What makes photography an art form?

1 March, 2009

If you get a chance go online and watch Guardian art critic Adrian Searle’s review of the Deutsche Börse Photography Prize currently on show at the Photographer’s Gallery.

Searle is always eloquent in his reviews and what I admire most is that he doesn’t pull his punches. In this respect he immediately questions the legitimacy of an archive being included within a photography show. Searle is speaking about Emily Jacir’s work Material for a Film. His criticism is not that the work isn’t interesting and indeed there is a lot to recommend it, but Searle rightly questions whether or not it should be classified as photography and whether it should be short-listed for one of the art world’s most prestigious photography prizes. Jacir tells the story of the assassination of Palestinian intellectual Wael Zuwaiter by Israeli agents in Rome in 1972. She uses photographs, objects, texts and interviews to piece the story together, re-presenting found images and texts written at the time. There is no doubt that this is a moving and for Jacir a deeply political tale that needs to told. Zuwaiter was assassinated for what Israeli agents believed was a key role in the massacre of Israeli athletes at the Summer Olympics 1972.

Installation shot of Emily Jacir’s Material for a film

Installation shot of Emily Jacir’s Material for a film

But this is an archival story rather than visual narrative. It is the collection of the whole, somewhat like a magazine pasted to the wall, that brings the story alive and this representation, whilst it uses photography to record the objects in order to display the story, does not have any visual language within itself.

The other three artists are more straightforward in their use of photography in their art. Taryn Simon in her work An American Index of the Hidden and Unfamiliar offers us a view of an unseen America. On the surface the imagery is familiar. It has the feel of an advertising campaign. High-end production values and the large format brings an almost relentless detail to her pictures. It is her choice of subject that makes this work more interesting and here I part company with Searle who says he finds it rather dull. The photograph of a woman in a surgery about to or having just undergone an operation to repair her broken hymen is both shocking and beautiful. The composition, lighting and concise presentation of the content drag the viewer in closer, making us wonder what precisely is going on in this clean and clinical environment. We want to look but are made to feel uncomfortable as this is obviously such a private and personal scene. It is this tension that Simon invokes in her work that is its strength.

Taryn Simon

from Taryn Simon's An American Index of the Hidden and Unfamiliar

Paul Graham has been nominated for his publication A Shimmer of Possibility. Large format scenes of America have become almost ubiquitous since we all rediscovered Stephen Shore and Joel Sternfeld. But Graham brings a different sensibility to his work. This isn’t road movie material. Rather his work is less about him and more about what he sees and what he sees as a common humanity. He has been described as poetic, quiet without hubris. All of which is true, but for me it is the humanity he brings to his work and fills his subjects with. You can see his work on his website. But it is this picture below that I think in itself is worthy of the prize.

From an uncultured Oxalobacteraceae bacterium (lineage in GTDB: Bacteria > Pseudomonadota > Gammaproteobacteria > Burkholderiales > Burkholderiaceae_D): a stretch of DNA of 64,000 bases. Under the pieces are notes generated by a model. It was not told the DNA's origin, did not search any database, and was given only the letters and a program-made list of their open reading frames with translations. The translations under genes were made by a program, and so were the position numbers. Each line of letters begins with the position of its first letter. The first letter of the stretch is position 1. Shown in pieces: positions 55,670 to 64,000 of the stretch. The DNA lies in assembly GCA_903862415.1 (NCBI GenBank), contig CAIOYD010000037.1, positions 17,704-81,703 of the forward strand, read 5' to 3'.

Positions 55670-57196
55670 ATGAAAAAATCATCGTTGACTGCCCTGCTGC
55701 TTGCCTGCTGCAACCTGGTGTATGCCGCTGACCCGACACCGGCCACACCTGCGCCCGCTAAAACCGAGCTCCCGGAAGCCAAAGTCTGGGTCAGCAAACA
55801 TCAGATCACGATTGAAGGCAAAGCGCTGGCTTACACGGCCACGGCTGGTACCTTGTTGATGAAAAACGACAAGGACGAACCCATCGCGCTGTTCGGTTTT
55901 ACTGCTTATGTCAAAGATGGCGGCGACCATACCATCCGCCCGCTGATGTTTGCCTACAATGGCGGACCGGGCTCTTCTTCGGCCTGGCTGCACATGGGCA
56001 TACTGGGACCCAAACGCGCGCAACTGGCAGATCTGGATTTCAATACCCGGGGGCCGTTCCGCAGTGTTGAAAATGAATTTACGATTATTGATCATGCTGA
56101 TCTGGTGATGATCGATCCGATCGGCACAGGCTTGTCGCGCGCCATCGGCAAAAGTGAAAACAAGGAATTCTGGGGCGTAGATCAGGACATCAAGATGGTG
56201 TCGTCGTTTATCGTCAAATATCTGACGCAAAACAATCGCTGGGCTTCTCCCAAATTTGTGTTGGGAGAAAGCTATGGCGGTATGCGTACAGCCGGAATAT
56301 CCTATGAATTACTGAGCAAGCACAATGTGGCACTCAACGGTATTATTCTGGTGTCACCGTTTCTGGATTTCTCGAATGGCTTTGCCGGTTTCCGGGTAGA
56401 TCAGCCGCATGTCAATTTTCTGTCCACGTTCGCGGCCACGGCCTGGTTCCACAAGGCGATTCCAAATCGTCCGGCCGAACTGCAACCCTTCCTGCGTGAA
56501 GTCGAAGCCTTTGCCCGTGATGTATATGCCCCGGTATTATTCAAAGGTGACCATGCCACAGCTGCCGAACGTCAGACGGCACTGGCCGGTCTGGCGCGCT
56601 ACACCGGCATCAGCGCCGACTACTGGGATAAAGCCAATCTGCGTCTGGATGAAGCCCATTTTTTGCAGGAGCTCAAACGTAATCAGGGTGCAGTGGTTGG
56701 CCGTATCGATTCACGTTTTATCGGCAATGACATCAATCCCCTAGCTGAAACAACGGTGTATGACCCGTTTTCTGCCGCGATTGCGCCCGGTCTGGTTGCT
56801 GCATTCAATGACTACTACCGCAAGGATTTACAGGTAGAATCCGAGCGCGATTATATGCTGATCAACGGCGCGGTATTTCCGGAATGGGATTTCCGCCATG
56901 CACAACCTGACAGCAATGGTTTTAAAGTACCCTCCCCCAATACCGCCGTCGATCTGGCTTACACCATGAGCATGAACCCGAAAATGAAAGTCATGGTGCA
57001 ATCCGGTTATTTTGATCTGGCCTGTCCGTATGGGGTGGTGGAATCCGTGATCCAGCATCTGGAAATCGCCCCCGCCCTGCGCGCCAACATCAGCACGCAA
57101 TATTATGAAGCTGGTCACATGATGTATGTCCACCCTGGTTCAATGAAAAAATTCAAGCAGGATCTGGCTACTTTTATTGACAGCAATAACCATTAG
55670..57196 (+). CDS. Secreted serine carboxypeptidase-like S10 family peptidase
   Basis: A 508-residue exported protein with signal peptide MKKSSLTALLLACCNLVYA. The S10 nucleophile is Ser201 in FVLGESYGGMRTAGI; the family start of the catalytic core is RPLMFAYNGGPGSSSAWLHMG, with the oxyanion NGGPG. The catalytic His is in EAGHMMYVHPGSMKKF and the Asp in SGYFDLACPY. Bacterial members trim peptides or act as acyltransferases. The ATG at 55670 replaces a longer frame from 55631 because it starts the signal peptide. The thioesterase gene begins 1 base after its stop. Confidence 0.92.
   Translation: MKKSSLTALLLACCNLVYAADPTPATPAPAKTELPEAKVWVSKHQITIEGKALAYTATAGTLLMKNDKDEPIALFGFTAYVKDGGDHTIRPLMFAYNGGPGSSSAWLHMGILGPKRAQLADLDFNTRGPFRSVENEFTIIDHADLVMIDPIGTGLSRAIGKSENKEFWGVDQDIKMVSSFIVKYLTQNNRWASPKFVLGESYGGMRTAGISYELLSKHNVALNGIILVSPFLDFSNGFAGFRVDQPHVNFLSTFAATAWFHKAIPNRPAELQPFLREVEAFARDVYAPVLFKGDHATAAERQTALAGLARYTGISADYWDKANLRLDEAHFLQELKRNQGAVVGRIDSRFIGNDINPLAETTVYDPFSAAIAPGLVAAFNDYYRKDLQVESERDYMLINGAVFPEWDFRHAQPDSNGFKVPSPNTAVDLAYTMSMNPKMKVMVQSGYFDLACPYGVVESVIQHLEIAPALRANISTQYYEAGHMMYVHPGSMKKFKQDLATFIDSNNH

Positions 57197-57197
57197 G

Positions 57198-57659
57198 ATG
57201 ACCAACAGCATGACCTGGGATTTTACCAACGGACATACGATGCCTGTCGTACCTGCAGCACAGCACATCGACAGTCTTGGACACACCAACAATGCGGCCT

Lawnmower, Pittsburgh, 2004 © Paul Graham

Lawnmower, Pittsburgh, 2004 © Paul Graham

The fourth artist is Tod Papageorge who has been short listed for his exhibition Passing Through Eden – Photographs of Central Park and Searle is in no doubt that this is the work that should win the 2009 prize..

Central Park, New York, 1991 © Tod Papageorge

Central Park, New York, 1991 © Tod Papageorge

Papageorge is a veteran, producing work that is easy to recognise as photography. There I agree that it should be applauded for its skill. Having been brought up on a diet of Henri Cartier-Bresson, Don McCullin and Diane Arbus, it is clear that Papageorge should be acclaimed and that his work fits within the canon of documentary photography. Shot between 1962 and 1996, Papageorge steadfastly observed people enjoying their decisive moment in the park. There is humour and as with Paul Graham there is a humanity shown in Papageorge’s subjects.

I think it is worthy of the prize, but I think Graham should get it.

Deutsche Börse Photography prize is at the Photographer’s Gallery from 20 February to 12 April 2009.

3 Responses to “What makes photography an art form?”

  1. chelsey Says:

    im writing a paper about photography: is it art or not.
    please answer the question for me.

    is photography art or not?why?

  2. Hi Chelsey

    Yes photography is art, when it is used as a medium by an artist with the intention of making a piece of art work. It is the intention that is important. In the same way that a paint can be used to decorate walls and therefore isn’t art, when it is utilised by an artist for the purpose of making art then the painter becomes an artist and the paint turns into art.

    Photography is simply a medium of expression, to visualize an idea.

    It should be said however, that not all attempts to use photography to produce art are successful, this depends on how good the photographer/artist is, but then that is also true for any artistic endeavour in any medium.

    Hope that helps


  3. Colin Hall Says:

    Photography is photography and the only reason people try to make it ‘art’ is for ego or money. There is nothing wrong with using photography to show the world your inner self, but adding the baggage of ‘Art’ will only help to blur your viewers vision.

    I’m proud to be a photographer.

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